Sunday, May 13, 2012

Mother’s Day

The first time you hold them, you actually do count fingers and toes. Who knew? You trace the swirls of those soft, sweet, pink ears. The downy cheeks, the lashes, the button nose, the rosebud mouth, all go into your permanent file, memorized forever. The details are a little different for each child, but they are equally indelible. In your heart, they are perfection.

 I always wanted to be a mother. It was my only career goal and I prepared for it with more zeal than I ever put into my actual education. I read. And read. And read some more. I was going to be the best mother possible for these little beings.

I was the best I knew how to be. That does not mean there are moments, many of them, of which I am less than proud. I was young. I was human. And I had a very, very hard life. But I loved them with every breath. Loved. Them.

 Still do.

I told them I loved them frequently. I acted in a way I believed sent them that message. My own poor, unhappy mother told other people she loved us, but she never told us. As a matter of fact, in my case at least, she actively told me I was worthless and good for nothing. She acted as though she despised us and couldn’t bear to be with us any more than was strictly necessary. She spent almost every waking hour in bed.

I worked hard at being the antithesis of my mother. Much hugging and kissing. Active involvement in school. Played games, sat and colored, took them on trips. Listened to them. Engaged with them. Because I wanted to.  It was fun. It was a delight to see those adorable smiles, hear those laughs and giggles and “I love you Mommy”’s.

In the New York Times on May 10, 2012, Timothy Egan wrote a moving description of his mother and her final weeks in The Last Mother’s Day. I foolishly read it while eating my lunch. Foolishly, because two sentences into it I was a sobbing, gasping mess, choking on my salad. I should have known from the title.

He said this about losing a mother: “…you also lose the true keeper of your memories, your triumphs, your losses. Your mother is a scrapbook for all your enthusiasms. She is the one who validates and the one who shames, and when she’s gone, you are alone in a terrible way.” With my own heath ebbing, and this being the first Mother’s Day since my mother died last year, this really resonated with me. I have often considered how, with my husband gone, there is no one else who knows the details of the days of their births. While I have written down what I do remember, there is no other perspective.

 In the movie Parenthood, Steve Martin is constantly striving to be the father he did not have. His neurotic fears include one in which his child has grown into a crazed shooter from the top of a building. While attempting to talk him down as he rains bullets on his helpless victims, Steve instinctively cries at one point, “Nice shot son!”, ever trying to be the supportive dad. Sometimes that is how I felt, desperate to promote their self-esteem, directly counter to the manner in which mine had been chiseled away. Anything to spare them the pain I experienced as a child who felt, who was told, she was unloved and unwanted.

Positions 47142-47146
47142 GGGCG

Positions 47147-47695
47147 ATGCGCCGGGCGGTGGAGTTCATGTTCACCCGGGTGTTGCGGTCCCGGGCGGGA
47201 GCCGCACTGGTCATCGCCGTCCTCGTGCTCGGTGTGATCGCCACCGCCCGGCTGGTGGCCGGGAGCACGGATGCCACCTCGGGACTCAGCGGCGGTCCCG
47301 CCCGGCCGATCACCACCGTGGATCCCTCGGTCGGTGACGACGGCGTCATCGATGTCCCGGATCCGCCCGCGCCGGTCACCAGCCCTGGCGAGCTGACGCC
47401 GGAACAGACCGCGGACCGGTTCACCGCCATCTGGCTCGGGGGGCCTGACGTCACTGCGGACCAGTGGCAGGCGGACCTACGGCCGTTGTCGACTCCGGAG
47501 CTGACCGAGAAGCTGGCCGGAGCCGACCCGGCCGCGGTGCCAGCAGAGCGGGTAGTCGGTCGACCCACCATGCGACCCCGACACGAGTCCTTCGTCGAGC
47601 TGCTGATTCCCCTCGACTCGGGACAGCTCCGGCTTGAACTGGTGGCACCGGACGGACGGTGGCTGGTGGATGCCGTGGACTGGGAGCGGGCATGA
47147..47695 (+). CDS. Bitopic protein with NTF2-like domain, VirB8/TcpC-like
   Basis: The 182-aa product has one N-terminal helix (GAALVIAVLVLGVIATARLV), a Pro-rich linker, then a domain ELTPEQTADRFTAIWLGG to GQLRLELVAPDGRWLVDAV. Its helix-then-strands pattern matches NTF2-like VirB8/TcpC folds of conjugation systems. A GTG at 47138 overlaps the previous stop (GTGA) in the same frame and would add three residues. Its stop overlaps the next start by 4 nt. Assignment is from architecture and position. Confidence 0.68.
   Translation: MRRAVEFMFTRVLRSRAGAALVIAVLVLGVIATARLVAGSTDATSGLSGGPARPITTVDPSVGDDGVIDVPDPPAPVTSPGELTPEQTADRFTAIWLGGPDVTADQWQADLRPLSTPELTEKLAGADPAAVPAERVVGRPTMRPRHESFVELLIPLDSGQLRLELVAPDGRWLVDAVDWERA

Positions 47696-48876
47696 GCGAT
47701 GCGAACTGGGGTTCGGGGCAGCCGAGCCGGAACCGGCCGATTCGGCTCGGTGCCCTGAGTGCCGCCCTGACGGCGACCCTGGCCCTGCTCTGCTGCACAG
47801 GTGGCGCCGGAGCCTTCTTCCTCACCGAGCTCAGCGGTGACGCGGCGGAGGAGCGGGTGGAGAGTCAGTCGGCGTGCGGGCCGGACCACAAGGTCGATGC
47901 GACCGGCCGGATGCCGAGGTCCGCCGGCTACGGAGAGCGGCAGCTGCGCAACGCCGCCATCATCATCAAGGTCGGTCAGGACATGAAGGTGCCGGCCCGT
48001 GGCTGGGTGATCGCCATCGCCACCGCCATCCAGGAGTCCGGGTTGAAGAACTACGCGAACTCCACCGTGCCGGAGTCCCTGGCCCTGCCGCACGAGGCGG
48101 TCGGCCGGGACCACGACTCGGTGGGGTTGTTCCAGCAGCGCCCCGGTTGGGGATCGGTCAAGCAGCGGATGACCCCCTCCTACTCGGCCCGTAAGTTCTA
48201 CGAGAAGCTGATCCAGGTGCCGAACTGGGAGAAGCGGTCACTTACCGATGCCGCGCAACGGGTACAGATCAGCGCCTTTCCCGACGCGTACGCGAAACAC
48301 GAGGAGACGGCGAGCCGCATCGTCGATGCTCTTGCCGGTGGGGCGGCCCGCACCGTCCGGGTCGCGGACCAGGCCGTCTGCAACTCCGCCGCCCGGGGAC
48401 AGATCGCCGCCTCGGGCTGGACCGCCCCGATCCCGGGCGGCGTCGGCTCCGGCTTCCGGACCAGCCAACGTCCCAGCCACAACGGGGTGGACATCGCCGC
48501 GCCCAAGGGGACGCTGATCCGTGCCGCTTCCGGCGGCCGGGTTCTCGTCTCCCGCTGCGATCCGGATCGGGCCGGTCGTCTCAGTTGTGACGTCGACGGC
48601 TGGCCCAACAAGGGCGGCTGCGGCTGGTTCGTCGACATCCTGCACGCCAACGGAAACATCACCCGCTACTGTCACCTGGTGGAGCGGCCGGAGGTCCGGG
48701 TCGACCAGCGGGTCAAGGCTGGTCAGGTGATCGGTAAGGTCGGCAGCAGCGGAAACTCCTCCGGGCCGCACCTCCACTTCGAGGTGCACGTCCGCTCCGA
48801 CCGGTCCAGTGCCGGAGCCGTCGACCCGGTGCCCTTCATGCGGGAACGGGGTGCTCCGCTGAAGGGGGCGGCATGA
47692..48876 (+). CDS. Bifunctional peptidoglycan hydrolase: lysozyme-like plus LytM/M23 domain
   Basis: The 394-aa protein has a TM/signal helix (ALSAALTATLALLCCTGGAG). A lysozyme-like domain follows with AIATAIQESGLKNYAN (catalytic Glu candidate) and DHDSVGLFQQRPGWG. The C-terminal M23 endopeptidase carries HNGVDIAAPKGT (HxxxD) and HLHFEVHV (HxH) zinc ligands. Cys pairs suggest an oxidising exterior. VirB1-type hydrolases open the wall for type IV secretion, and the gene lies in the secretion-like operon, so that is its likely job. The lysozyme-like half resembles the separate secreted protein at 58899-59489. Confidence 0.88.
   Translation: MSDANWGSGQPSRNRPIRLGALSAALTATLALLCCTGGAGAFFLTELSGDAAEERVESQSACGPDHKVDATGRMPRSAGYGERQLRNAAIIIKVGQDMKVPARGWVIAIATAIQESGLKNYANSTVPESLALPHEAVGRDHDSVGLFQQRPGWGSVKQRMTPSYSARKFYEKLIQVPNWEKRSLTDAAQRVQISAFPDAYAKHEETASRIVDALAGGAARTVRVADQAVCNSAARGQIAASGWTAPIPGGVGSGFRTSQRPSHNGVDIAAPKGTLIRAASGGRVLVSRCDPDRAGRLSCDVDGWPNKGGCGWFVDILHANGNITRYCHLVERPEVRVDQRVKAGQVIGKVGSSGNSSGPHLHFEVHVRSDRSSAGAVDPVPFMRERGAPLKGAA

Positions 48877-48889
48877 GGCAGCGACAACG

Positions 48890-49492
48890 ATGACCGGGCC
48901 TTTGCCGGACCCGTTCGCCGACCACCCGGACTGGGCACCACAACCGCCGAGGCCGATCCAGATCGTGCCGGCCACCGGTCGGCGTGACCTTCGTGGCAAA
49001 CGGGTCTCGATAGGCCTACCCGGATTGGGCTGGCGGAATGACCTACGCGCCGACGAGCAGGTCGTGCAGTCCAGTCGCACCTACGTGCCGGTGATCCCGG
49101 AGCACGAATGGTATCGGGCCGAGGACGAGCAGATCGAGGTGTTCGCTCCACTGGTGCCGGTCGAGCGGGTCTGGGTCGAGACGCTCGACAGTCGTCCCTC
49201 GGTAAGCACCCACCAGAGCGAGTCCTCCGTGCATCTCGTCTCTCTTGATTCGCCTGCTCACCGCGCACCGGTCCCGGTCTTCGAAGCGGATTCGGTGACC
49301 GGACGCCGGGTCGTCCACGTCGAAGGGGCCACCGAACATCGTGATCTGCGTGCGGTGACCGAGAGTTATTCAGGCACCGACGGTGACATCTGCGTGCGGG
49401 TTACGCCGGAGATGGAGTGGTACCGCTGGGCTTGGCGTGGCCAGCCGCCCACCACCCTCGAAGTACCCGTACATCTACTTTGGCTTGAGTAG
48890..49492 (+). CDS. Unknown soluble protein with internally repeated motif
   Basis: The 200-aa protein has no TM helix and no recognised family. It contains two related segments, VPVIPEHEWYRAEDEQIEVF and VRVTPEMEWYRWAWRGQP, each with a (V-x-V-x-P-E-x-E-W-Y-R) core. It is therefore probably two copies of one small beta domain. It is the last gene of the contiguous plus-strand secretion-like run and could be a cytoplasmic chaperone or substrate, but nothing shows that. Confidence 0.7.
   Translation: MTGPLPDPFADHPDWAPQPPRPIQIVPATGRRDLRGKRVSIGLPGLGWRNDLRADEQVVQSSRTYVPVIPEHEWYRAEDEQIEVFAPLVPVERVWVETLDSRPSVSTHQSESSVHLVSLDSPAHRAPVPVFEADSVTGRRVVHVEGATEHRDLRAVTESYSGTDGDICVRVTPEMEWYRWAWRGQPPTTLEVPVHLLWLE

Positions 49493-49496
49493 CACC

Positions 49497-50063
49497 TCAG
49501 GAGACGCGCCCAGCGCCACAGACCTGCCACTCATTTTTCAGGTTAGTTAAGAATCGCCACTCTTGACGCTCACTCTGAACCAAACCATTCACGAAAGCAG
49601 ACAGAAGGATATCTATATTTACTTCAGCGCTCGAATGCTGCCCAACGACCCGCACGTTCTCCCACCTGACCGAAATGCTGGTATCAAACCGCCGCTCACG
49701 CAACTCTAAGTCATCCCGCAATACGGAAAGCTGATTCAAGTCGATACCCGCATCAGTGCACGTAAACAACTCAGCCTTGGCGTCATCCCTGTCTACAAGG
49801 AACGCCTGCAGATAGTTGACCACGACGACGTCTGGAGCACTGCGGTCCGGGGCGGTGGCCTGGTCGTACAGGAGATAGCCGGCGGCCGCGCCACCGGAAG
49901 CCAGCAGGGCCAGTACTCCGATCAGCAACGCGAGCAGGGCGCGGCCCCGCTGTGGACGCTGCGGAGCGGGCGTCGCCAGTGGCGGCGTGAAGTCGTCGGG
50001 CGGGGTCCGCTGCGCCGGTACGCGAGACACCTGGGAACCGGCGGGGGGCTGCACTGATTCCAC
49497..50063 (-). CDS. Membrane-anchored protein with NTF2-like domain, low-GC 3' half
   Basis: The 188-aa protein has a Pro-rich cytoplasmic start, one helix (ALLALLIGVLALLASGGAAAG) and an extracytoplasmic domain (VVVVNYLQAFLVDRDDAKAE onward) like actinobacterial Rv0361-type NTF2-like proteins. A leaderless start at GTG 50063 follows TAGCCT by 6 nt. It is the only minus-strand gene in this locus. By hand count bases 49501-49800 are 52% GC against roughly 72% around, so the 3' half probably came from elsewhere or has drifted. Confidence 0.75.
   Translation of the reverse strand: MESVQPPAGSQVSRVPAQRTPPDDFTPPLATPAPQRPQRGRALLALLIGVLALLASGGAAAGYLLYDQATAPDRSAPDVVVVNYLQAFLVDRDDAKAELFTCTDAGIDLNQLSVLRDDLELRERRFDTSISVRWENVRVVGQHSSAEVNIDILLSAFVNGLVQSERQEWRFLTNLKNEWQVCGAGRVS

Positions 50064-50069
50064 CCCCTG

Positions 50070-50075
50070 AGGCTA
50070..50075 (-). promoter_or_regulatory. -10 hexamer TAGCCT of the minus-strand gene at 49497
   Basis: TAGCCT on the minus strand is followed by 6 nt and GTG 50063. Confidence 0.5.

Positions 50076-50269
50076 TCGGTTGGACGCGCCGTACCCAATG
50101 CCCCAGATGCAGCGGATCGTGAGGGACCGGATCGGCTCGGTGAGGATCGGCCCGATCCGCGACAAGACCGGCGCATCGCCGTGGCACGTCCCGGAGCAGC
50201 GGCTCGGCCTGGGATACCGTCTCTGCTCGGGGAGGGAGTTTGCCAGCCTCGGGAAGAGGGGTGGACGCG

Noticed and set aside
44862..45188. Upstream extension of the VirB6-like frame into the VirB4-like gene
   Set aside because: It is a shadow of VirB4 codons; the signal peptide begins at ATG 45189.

So, we keep the memories. We shore up egos. We can, sadly, be the ones to tear those egos down as well, even if it is unintentional. Mothers are pretty powerful. Another reason I have had such a reverence for the role and my part in shaping the children who were placed in my care.

Things have not been easy. There have been hard times, disagreements and hurt feelings. But nothing could ever make me want to take back even one second of my life with them. I treasure all those happy memories. I cherish each one’s uniqueness. I respect each path they have chosen, even when it has taken them far away from me. Even when it has broken my heart. Because only they can determine their own journey.

They are not ‘mine’. They do not belong to me, they are their own people. But they are an integral part of who I am. Even if human and flawed, as we all are, they still hold me with a power that is stronger than gravity. Robert Munch’s book has the refrain of my motherhood:

“I’ll love you forever,
I’ll like you for always.

 As long as you’re living,
My baby you’ll be.”

Thank you, my four children, for making me a mother.

Steve Martin in Parenthood on the Importance of Being Supportive (because everything is always your fault anyway):


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